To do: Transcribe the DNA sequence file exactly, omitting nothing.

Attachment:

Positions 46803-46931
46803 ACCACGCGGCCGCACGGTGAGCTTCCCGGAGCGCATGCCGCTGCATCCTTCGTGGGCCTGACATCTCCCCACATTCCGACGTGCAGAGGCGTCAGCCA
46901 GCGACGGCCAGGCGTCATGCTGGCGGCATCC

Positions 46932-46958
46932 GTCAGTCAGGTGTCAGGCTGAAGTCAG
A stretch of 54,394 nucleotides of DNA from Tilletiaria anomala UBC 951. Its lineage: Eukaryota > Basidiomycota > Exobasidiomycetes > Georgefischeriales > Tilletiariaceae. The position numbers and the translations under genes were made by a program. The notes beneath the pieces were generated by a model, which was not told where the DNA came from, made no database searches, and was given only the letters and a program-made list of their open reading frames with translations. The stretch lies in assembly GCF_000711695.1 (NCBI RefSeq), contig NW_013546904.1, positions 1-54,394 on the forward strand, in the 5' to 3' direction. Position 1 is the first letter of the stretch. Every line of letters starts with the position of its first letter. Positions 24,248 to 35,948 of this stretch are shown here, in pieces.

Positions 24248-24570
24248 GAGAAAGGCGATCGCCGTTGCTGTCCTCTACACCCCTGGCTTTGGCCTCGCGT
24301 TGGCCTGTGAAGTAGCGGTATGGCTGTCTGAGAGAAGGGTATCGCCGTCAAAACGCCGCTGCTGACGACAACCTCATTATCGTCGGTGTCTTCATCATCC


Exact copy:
Positions 46803-46931
46803 ACCACGCGGCCGCACGGTGAGCTTCCCGGAGCGCATGCCGCTGCATCCTTCGTGGGCCTGACATCTCCCCACATTCCGACGTGCAGAGGCGTCAGCCA
46901 GCGACGGCCAGGCGTCATGCTGGCGGCATCC

Positions 46932-46958
46932 GTCAGTCAGGTGTCAGGCTGAAGTCAG
A stretch of 54,394 nucleotides of DNA from Tilletiaria anomala UBC 951. Its lineage: Eukaryota > Basidiomycota > Exobasidiomycetes > Georgefischeriales > Tilletiariaceae. The position numbers and the translations under genes were made by a program. The notes beneath the pieces were generated by a model, which was not told where the DNA came from, made no database searches, and was given only the letters and a program-made list of their open reading frames with translations. The stretch lies in assembly GCF_000711695.1 (NCBI RefSeq), contig NW_013546904.1, positions 1-54,394 on the forward strand, in the 5' to 3' direction. Position 1 is the first letter of the stretch. Every line of letters starts with the position of its first letter. Positions 24,248 to 35,948 of this stretch are shown here, in pieces.

Positions 24248-24570
24248 GAGAAAGGCGATCGCCGTTGCTGTCCTCTACACCCCTGGCTTTGGCCTCGCGT
24301 TGGCCTGTGAAGTAGCGGTATGGCTGTCTGAGAGAAGGGTATCGCCGTCAAAACGCCGCTGCTGACGACAACCTCATTATCGTCGGTGTCTTCATCATCC